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The Domestic Herbal: Plants for the Home in the Seventeenth Century (Hardcover)
In the seventeenth century most English households had gardens. These gardens were not merely ornamental; even the most elaborate and fashionable gardens had areas set aside for growing herbs, fruit, vegetables, and flowers for domestic use. Meanwhile, more modest households considered a functional garden to be a vital tool for the survival of the house and family. The seventeenth century was also a period of exciting introductions of plants from overseas, which could be used in all manner of recipes.
Using manuscript household manuals, recipe books, and printed herbals, The Domestic Herbal takes the reader on a tour of the productive garden and of the various parts of the house—kitchens and service rooms, living rooms and bedrooms—to show how these plants were used for cooking and brewing, medicines and cosmetics, in the making and care of clothes, and to keep rooms fresh, fragrant, and decorated. Recipes used by seventeenth-century households for preparations such as flower syrups, snail water, and wormwood ale are also included. A brief herbal gives descriptions of plants both familiar and less known to today’s readers, including the herbs used for common tasks like dyeing and brewing, and those that held a particular cultural importance in the seventeenth century. Featuring exquisite colored illustrations from John Gerard’s herbal book of 1597 as well as prints, archival material, and manuscripts, this book provides an intriguing and original focus on the domestic history of Stuart England.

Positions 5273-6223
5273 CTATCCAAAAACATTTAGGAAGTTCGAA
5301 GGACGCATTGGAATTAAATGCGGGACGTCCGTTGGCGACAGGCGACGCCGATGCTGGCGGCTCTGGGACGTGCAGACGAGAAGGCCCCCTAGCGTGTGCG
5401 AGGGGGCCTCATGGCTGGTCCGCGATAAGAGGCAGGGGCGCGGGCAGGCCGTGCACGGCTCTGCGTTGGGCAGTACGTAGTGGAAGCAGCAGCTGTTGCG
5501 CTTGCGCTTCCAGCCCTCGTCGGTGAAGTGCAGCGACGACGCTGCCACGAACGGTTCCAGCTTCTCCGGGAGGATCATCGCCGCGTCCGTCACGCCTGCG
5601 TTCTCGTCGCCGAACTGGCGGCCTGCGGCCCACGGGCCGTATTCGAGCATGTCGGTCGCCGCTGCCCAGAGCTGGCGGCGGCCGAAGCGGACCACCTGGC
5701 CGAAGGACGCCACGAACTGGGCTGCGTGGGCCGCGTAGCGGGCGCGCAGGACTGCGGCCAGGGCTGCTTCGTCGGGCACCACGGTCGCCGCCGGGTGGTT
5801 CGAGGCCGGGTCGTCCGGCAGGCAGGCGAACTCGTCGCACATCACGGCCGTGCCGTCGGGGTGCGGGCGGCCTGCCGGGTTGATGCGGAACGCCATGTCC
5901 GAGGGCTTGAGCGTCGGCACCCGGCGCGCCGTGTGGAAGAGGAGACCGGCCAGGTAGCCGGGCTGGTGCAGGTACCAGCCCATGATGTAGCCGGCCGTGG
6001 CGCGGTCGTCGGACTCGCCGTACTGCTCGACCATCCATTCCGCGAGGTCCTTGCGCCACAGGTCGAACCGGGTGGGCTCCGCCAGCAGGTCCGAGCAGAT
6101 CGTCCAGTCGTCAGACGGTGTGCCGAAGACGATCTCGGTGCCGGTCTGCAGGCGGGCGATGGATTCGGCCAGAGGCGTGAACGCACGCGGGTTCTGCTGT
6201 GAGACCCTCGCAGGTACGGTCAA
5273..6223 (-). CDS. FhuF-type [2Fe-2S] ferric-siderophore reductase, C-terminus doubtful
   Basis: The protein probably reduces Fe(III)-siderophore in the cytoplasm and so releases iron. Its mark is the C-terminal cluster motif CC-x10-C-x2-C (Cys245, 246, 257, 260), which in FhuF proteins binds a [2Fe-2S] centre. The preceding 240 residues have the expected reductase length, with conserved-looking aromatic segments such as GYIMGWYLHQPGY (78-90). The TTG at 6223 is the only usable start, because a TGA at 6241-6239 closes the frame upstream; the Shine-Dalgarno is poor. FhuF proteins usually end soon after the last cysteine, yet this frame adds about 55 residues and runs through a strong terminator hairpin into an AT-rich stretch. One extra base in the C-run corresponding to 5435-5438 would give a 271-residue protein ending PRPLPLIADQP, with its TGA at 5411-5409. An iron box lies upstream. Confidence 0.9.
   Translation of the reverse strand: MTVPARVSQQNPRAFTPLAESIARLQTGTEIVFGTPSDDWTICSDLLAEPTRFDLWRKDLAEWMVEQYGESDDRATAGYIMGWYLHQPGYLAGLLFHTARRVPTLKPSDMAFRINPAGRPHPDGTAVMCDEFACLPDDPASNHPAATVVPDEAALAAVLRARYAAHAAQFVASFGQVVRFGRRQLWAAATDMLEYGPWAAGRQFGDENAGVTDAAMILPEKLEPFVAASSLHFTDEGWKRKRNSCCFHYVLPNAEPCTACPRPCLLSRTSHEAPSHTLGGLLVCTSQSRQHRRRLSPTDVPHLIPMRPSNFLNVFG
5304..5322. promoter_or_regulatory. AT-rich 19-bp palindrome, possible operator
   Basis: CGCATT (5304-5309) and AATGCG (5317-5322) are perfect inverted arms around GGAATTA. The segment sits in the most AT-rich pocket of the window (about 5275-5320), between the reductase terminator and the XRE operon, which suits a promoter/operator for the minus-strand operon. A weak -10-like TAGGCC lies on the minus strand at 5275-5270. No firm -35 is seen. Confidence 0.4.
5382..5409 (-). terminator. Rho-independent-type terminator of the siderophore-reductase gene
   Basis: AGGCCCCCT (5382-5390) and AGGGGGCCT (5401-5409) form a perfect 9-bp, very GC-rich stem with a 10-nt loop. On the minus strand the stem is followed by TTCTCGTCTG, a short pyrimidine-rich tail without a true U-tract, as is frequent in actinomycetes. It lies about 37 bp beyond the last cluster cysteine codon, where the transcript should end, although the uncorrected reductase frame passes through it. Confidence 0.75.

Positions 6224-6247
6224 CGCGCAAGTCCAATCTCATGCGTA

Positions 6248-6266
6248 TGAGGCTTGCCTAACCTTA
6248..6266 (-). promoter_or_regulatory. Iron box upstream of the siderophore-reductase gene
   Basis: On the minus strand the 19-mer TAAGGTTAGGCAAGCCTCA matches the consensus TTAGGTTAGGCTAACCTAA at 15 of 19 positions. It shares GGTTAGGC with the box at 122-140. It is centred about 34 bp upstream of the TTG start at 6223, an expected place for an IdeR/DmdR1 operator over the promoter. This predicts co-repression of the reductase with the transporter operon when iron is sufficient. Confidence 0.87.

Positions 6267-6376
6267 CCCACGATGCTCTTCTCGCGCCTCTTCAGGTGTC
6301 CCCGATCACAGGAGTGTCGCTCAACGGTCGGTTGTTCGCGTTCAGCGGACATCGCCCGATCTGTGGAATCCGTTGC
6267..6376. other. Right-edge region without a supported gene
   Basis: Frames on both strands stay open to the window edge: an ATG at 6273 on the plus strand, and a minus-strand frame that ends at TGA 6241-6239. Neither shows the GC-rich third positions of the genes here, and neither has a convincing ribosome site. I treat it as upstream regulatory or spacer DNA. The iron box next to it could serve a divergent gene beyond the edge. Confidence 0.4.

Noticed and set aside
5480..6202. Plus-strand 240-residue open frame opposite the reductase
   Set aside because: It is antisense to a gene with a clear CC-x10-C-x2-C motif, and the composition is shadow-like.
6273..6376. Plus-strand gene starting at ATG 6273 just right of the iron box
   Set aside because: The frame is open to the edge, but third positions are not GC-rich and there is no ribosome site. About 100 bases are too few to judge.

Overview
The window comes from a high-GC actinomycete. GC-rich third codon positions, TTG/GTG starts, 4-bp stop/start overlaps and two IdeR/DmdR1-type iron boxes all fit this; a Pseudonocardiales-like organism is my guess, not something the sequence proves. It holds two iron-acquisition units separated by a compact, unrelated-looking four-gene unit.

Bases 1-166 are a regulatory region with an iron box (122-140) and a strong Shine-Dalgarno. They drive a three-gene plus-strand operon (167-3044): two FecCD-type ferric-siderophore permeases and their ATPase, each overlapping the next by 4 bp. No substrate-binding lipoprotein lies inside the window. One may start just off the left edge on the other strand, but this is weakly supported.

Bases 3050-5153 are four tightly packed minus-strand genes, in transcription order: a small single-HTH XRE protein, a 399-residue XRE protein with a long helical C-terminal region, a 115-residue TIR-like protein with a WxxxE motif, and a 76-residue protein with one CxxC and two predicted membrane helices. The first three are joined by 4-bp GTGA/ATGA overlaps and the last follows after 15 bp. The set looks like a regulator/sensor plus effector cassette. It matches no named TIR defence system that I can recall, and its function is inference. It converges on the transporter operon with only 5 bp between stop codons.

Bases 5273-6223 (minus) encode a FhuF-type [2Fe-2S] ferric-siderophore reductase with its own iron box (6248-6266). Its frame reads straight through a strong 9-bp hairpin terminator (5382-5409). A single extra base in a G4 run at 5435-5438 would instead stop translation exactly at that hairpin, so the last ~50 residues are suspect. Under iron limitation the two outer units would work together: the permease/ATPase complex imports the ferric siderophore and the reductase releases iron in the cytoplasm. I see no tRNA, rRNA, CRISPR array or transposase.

About the Author
Margaret Willes is a former publisher and author of several books on social history, including A Shakespearean Botanical.
"[The Domestic Herbal] is a history rather than a practical guide on the precise uses, planting strategies and the like for household herbs. It should be especially useful for those who have some experience in household gardening and are looking for some inspiration in plants that have previously been planted at home, even if today such home planting seems strange. This study is also of interest to those who want to understand more intimately the household lives of seventeenth-century Europeans (mostly Brits). Thus, this is a good addition mostly for academic libraries."
— Pennsylvania Literary Journal
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